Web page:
Figure 1. Aspergillus ear rot symptoms on corn ear (left) and growth of Aspergillus flavus in artificial culture (right).
PM 1800 Reviewed May 2009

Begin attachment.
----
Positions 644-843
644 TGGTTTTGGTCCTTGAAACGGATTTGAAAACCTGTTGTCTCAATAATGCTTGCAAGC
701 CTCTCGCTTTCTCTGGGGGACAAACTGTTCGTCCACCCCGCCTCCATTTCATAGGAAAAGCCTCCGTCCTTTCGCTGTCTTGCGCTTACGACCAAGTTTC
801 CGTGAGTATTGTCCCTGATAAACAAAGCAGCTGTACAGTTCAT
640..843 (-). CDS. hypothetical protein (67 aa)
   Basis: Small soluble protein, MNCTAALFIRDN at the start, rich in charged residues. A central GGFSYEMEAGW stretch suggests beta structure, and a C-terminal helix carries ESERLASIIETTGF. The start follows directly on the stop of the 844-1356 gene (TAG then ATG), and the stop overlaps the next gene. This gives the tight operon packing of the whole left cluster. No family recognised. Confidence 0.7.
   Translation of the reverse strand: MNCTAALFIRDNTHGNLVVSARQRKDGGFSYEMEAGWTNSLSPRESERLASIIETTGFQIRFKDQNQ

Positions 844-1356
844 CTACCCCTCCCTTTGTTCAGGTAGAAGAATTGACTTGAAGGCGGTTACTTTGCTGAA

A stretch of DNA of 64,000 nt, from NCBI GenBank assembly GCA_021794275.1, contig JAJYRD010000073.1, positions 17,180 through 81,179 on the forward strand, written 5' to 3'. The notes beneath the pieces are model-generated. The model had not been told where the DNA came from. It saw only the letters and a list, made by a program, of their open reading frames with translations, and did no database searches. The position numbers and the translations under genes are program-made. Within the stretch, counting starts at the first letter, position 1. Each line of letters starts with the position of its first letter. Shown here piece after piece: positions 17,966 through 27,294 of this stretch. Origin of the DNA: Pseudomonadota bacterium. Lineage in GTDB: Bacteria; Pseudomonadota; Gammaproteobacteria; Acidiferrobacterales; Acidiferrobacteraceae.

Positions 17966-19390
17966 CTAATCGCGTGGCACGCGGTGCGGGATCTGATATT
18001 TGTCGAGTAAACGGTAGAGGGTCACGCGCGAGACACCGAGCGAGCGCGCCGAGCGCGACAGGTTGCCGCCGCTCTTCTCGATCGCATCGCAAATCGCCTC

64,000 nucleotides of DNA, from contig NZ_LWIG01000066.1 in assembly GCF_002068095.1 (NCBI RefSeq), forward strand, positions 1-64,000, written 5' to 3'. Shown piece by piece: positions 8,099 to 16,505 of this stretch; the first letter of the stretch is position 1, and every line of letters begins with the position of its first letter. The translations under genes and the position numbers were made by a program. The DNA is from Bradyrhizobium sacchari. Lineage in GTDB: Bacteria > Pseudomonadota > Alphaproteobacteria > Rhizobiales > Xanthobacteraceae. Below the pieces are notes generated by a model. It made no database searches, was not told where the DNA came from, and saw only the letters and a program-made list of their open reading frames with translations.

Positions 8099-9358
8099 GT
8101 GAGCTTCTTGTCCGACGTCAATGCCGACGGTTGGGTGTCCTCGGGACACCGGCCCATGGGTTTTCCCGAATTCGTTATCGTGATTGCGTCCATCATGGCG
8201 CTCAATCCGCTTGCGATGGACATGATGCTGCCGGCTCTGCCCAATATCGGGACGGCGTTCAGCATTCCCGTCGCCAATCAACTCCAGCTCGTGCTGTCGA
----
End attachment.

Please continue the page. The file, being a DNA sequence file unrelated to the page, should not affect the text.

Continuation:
Immunoassay analysis is based on the detection of specific proteins found in aflatoxins using antibodies to identify these proteins. The greenish gold fluorescence looks like a firefly glow. The entire sample should be ground before removing a subsample for the test kit. The tests are very specific for aflatoxin. mini columns. including seizure of the corn or prohibition of its sale. If there are less than four glowing particles per 5 lb sample. Elevators do not accept corn with 20 ppb or more of aflatoxin unless they have a known alternative use. to official USDA–FGIS (United States Department of Agriculture–Federal Grain Inspection Service) laboratories. Contact your local extension office or go to www. FDA guidelines for acceptable aflatoxin level carcinogen. On rare occasions. The FDA has guidelines for using contaminated grain in livestock feed (Table 1). However. livestock can die from ingesting aflatoxincontaminated feed.iowagrain. two types of screening tests are available: blacklight tests and commercial test kits. Some tests determine only the presence or absence of aflatoxin. This raises human in corn based on intended use. Regulations regarding aflatoxin in corn The Food and Drug Administration (FDA) has established an “action level” of 20 ppb for aflatoxins in corn in interstate commerce. Even one contaminated kernel in a 5-lb sample could result in more than 20 ppb aflatoxin. It can suppress the immune system of animals. These guidelines are based on maintaining performance and avoiding disease related to aflatoxin. swine. leading to more frequent occurrence of infectious diseases. the most abundant aflatoxin. This is the level at which federal agencies may take action. Analytical laboratories use one of several procedures such as thin-layer chromatography. or to a private laboratory. the amount of aflatoxin present. remember that this test is an initial screening for the presence of aflatoxin and the results should be verified by laboratory analysis. this does not guarantee that the sample is free of aflatoxins. The blacklight (also called ultraviolet light) test is a visual inspection for the presence of a greenish gold fluorescence under light at a wavelength of 365 nm (nanometers). Commercial test kits with immunoassay or ELISA techniques are available for on-site tests for aflatoxin. The laboratory should grind the entire sample of corn together before taking subsamples for analysis. Most commonly. or mass spectroscopy to determine aflatoxin levels. aflatoxin reduces the feed efficiency and reproductivity of livestock. health concerns because aflatoxin can appear in the milk of dairy Intended use Aflatoxin level (ppb) cows fed contaminated corn. Unfortunately. others can quantify. is a Table 1. within a range.How to test for aflatoxin Currently. These procedures are highly accurate and quantitative. aflatoxin B1. The ISU Veterinary Diagnostic Laboratory analyzes samples submitted through a veterinarian. Corn samples to be analyzed can be sent to the Iowa State University (ISU) Plant Disease Clinic. Milk (Dairy Feed) None detected Corn of unknown destination <20 Corn for young animals <20 Corn for dairy cattle <20 Corn for breeding beef <100 cattle.org for a current list of public and private laboratories equipped for aflatoxin analysis. the results also should be confirmed by laboratory analysis. gas chromatography. If a lot of corn is rejected based on the results of an immunoassay test kit. and mature poultry Corn for finishing swine <200 Corn for finishing cattle <300 2 — Aflatoxins in Corn . but they require operator training and practice to be accurate. except for dairy cattle where prevention of carcinogenic aflatoxin residues in milk is the concern. More than four glowing particles per 5-pound sample (before grinding) indicate a likelihood of a +20 ppb (parts per billion) level of aflatoxins. Consequences of high concentrations of aflatoxin in corn Aflatoxins are very potent compounds that cause a variety of human and animal health problems.